(I.)  the Assembly inserted the position of “Supreme Leader of Iran” into the Iranian Constitution - the Supreme Leader would be elected by an 86-member “Assembly of Experts”, all of whom would be Muhtahids, experts in Islamic law - the Supreme Leader would be Iran’s head of state (the president would be its head of government) - the Supreme Leader’s duties include: 1) determination of Iran’s general policies and supervision of the government’s implementation of those policies; 2) he was the Commander-in-Chief, with the right to declare war or peace; 3) right to appoint: a) the fuqaha’ (Iranian chief justice) and the rest of Iran’s supreme court; b) the head of Iran’s TV and radio networks; c) the chief commanders in Iran’s armed forces; c) heading an “Expediency Council” when issues can’t be resolved by normal means; d) calling for new elections; e) decision to remove president upon recommendation of the legislature or the supreme court; f) the right to issue pardons

(II.)  the Assembly inserted a “Guardian Council” - the Guardian Council consists of 6 clerics appointed by the Supreme Leader, and 6 jurists nominated by the Head of the Judicial Power (who was himself appointed by the Supreme Leader) and elected by the Majlis - the Guardian Council constitutes the Upper House of Iran’s legislative system - if the Majlis and the Guardian Council cannot reach agreement on a bill, the bill passes to the Expediency Council, which is appointed by the Supreme Leader

- as amended by the Assembly of Experts for the Constitution, the new Constitution was submitted to the Iranian people for a referendum on December 2-3, 1979, and received in excess of 98% of the popular vote

 

The Iranian Hostage Crisis, 1979-1981

 

- the Iranian Hostage Crisis began in November 1979, a month before the referendum on the new Iranian Constitution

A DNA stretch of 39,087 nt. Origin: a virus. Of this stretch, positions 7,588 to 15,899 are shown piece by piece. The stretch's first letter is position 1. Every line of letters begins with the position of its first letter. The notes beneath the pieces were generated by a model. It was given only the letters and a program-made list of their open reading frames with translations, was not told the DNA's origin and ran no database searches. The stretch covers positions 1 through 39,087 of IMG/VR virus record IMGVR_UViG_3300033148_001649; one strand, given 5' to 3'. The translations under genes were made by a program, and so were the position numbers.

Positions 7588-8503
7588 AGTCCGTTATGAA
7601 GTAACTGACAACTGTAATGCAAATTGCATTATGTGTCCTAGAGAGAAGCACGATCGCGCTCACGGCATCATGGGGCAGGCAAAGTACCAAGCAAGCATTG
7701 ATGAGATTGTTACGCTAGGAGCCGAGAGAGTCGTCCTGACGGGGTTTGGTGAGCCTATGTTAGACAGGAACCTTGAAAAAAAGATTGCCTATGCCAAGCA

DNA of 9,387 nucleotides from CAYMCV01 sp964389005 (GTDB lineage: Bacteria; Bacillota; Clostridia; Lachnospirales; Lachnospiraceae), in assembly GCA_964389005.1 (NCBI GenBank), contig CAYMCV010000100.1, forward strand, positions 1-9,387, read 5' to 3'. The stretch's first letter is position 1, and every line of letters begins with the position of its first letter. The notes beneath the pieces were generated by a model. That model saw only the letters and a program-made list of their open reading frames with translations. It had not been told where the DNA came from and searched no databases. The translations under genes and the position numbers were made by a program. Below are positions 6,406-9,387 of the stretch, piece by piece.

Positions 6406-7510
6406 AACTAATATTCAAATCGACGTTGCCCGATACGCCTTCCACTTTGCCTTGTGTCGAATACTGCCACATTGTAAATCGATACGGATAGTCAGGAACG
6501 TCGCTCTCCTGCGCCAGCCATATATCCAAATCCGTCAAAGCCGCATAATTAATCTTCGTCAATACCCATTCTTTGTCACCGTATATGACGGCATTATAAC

- the Iranian Hostage crisis was plotted by Ebrahim Asgharzadeh, seen here when he was much older:

- in consultation with the heads of the university student Islamic groups at the University of Tehran, Sharif University of Technology, Amirkabir University of Technology, and the Iran University of Science and Technology, Asgharzadeh formed a group called the “Muslim Student Followers of the Imam’s Line”

- the cause for this movement was the fact that the exiled Shah had been admitted to the US for cancer treatment at the Mayo Clinic in October 1979       

- the Ayatollah took this as a sign that the US was plotting to restore the Shah - Khomeini now denounced the US as “the Great Satan” and the “Enemy of Islam”

- on November 4, 1979, the Muslim Followers of the Imam’s Line invaded the US embassy and took American diplomats hostage

- here’s a picture of a hostage displayed for the media - note that there has been speculation that one of the student captors in the photo is Mahmoud Ahmedinejad

- the students demanded: 1) the return of the Shah to Iran for trial; 2) the return of the Shah’s wealth to the Iranian people; 3) an apology from the US for its undue interference in Iranian affairs; and 4) a promise not to interfere in Iran’s internal affairs in the future

- Bazrgan’s government resigned on November 6, two days after the beginning of the hostage crisis - the Islamic Revolutionary Council stepped into this power vacuum and pledged to hold the scheduled referendum on the new constitution in December

- Khomeini refused to take a position on the hostages, stating in February 1980 that the new Majlis should determine what to do about the hostage situation - on the other hand, the students proclaimed that the hostages were “guests of the Ayatollah”

- the American public was outraged and wanted the government to do something:

- at first, Jimmy Carter didn’t know what to do

- on November 14, he issued an executive order, freezing $8 billion of Iranian government assets held in US banks

 

The Canadian Caper

 

- 6 American diplomats were out on assignment in Tehran on November 4, as the hostage crisis began - by November 10, 3 of them had made it to the Canadian Embassy - 6 altogether

- the Canadian Ambassador to Iran, Ken Taylor, alerted the Canadian Prime Minister, Joe Clark, seen here:

- Clark called a special session of the Parliament of Canada (the first special session held since World War II), which approved the issuance of fake Canadian passports for the American diplomats

- Ambassador Taylor now sketched out a plan for the American diplomats to sneak from the Canadian Embassy to the airport:

- January 27, 1980: arriving safely at the airport, the American diplomats used their fake Canadian passports to board a flight to Switzerland and safety